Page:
4

I have heard some people say that to make the best bread, you should use little yeast, and let the dough rise for a long time (about 24h). However, I am wondering if you can achieve the same results by just putting more yeast in the beginning, and rising it for only several hours. Chemically I don't see what the difference would be.

2
  • The long fermentation feeds the yeast on the gluten (i.e. protein rather than sugar). This improves digestability. For a proper answer explore 'sourdough.' – Hugh Oct 12 '20 at 4:50
  • FWIW, you can make bread rise a lot faster by overyeasting it, but you do need to be ready for it to taste different: fuzzychef.org/challah-on-the-table-in-2-hours – FuzzyChef Oct 13 '20 at 2:33
5

Yes, there is a lot of difference. In principle, having food prepared under different conditions while keeping some total variable the same, tend to have different outcomes - having the same outcome would be the exception, not the rule.

Yeast colonies live and metabolise differently under different circumstances - imagine how people live in the Icelandic countryside and in Hong Kong, something similar happens to your yeast.

What is most pertinent to the taste are some compounds which get built in hot, overcrowded conditions (a quick rise), but not in the slow ones. These are most notably ammonia and thiols, and some people experience them as too harsh in taste. Also, if you do a low and slow rise, you get a tiny bit of lactic and acetic acid formation, as in sourdough. During a slow rise, the texture also changes, with extra gluten formation through autolyse.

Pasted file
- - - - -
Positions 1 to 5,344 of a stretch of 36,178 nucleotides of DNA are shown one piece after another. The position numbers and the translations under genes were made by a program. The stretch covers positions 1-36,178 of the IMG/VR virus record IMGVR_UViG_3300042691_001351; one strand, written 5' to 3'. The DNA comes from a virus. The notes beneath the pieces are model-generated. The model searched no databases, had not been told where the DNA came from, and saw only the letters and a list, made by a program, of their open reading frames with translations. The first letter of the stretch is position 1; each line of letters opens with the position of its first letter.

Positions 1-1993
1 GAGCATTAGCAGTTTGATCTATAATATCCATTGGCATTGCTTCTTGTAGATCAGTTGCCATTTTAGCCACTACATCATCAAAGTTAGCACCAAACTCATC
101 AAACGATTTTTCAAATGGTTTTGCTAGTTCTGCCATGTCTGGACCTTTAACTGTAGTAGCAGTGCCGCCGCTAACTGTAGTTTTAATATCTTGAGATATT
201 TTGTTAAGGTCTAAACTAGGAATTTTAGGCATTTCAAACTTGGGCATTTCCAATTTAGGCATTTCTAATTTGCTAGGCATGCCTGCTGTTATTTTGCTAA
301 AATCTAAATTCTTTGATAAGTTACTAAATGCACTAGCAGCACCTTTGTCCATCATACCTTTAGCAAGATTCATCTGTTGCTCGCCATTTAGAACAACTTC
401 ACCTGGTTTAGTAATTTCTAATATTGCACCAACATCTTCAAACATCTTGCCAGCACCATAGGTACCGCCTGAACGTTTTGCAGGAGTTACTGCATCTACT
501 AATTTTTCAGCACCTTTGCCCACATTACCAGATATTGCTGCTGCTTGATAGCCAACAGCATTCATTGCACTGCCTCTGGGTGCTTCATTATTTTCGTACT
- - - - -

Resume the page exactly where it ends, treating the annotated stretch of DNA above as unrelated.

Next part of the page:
The current trend is for artisan breads to do slow rises and to have the flavor profile from retarded doughs. Quickly risen breads have a homemade quality to them, and are not perceived as very refined. It is up to you which one you prefer.

1
  • Bacteria can also affect the flavor of bread (usually in good ways) and the longer you let it rise, the more chance there is for bacteria to enter the bread. – Todd Wilcox Oct 20 '20 at 5:39
3

I think the difference has to do with fermentation - more fermentation, more flavor. When you are relying mostly on yeast for the rise over a short period of time, flavor that stems from fermentation doesn't really have time to develop. Less yeast + more time leads to more fermentation, more flavor. More yeast + less time leads to rising but without fermentation, hence less flavor.

1
  • I agree with this answer, I would add that whether you will notice it or not depends on the rest of your ingredients. If you have strong flavors from flour or other ingredients then flavors from fermentation may not come out. – GdD Oct 11 '20 at 17:27

Your Answer

By clicking “Post Your Answer”, you agree to our terms of service, privacy policy and cookie policy

Not the answer you're looking for? Browse other questions tagged or ask your own question.